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For the first time since 2006, the Federal Reserve has announced that it will raise interest rates by 25 basis points. This means that it is increasing the target for short term interest rates to a range of 0.25% to 0.50% from a range of 0% to 0.25%.
Within minutes of the Fed’s decision Wednesday, Wells Fargo, JPMorgan Chase and US Bancorp became the first banks to announce that they would increase their prime rate, a rate used for consumer loans like mortgages. Effective December 17, the prime rate at Wells, JPM and US Bancorp will move from 3.25% to 3.5%. Later in the afternoon, Citibank announced a similar move; many other banks are likely to follow suit.
Yet despite this and despite all the hubbub surrounding the Fed’s decision – journalists and Fed watchers have literally been talking about a rate hike for years – the immediate impact to consumers’ wallets will be virtually indiscernible. Fed chair Janet Yellen even said as much in her Wednesday afternoon press conference.
It is a very small move. It will be reflected in some changes in borrowing rates. Longer term interest rates, loans that are linked to longer term interest rates, are unlikely to move very much,” Yellen said. “For example, some corporate loans are linked to the prime rate, which is likely to move up with the Fed Funds rate, and those interest rates will adjust. I think credit card rates that are linked to short-term rates might move up slightly. But remember, we have very low rates, and we have made a very small move.”
Put another way: ”The impact of a single quarter-point interest rate hike is virtually inconsequential. You won’t notice it,” said Greg McBride, chief financial analyst at Bankrate.com. “But: this could be the start of a series of interest rate hikes, and the cumulative effect of those could be significant over the course of the next couple of years.”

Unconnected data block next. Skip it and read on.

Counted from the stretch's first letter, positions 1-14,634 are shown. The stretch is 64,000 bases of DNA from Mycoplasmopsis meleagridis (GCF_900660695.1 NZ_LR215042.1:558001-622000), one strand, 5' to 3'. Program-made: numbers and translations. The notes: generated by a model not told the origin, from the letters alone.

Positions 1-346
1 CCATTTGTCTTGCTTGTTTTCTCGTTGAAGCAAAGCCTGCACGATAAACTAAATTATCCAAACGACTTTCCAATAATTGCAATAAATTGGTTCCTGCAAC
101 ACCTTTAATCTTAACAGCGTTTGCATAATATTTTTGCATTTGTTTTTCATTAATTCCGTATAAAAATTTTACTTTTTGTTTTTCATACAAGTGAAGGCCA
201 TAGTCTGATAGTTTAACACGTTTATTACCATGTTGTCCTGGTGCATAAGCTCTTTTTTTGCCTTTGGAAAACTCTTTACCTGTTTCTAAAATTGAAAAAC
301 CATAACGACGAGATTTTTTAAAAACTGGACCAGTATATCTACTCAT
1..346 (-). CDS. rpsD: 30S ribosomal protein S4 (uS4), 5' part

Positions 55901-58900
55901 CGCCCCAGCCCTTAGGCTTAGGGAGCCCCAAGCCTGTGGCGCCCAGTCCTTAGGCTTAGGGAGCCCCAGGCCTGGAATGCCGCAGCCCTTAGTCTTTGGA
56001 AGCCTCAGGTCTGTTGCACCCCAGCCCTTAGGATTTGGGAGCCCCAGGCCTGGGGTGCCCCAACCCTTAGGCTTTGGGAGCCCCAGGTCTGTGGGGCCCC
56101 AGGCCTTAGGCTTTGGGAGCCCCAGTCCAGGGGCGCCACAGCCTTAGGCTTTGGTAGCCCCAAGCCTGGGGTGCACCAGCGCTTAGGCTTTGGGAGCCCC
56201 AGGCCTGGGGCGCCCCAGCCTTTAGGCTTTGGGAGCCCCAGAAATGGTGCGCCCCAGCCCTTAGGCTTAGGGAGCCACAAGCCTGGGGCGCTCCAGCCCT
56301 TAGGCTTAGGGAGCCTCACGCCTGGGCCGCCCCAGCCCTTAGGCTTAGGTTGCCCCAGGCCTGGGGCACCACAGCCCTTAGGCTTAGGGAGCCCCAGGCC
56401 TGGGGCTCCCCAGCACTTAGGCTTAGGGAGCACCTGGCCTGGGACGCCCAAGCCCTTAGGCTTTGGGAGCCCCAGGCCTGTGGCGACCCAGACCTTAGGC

By all indications, Wednesday’s rate hike is indeed the start of an upward trend — but a gradual one at that. The Federal Open Market Committee said Wednesday that “economic conditions will evolve in a manner that will warrant only gradual increases in the federal funds rate; the federal funds rate is likely to remain, for some time, below levels that are expected to prevail in the longer run.”
Here’s a look what exactly all of this means for mortgages:
Mortgages. The rules for mortgages are roughly the same as those for student loans: if you have a fixed rate mortgage, you needn’t worry. If you have yet to take out a mortgage but plan to do so in the future, you will receive a slightly higher rate than you would have if you had locked in your rate during 2015 (or 2014, or 2013… you get the point). And if you have an adjustable-rate mortgage, you will see your rate go up.
Bankrate’s McBride noted that adjustable-rate mortgages only adjust once per year — so it’s not as if you will see your payments fluctuating on a monthly basis. However, this means that “the Fed could raise rates two or three times becore your rate adjusts. Then you’re looking at a significant rate increase,” McBride said. In his view, folks who have an adjustable-rate mortgage would be best served by locking in a low fixed rate while they still can — i.e, before the Fed makes further changes to interest rates.
“That’s the urgency now,” he said. “That adjustable rate mortgage at 3%, which could easily be at 5% in a couple of years, you could trade that away for a fixed-rate mortgage at 4%.”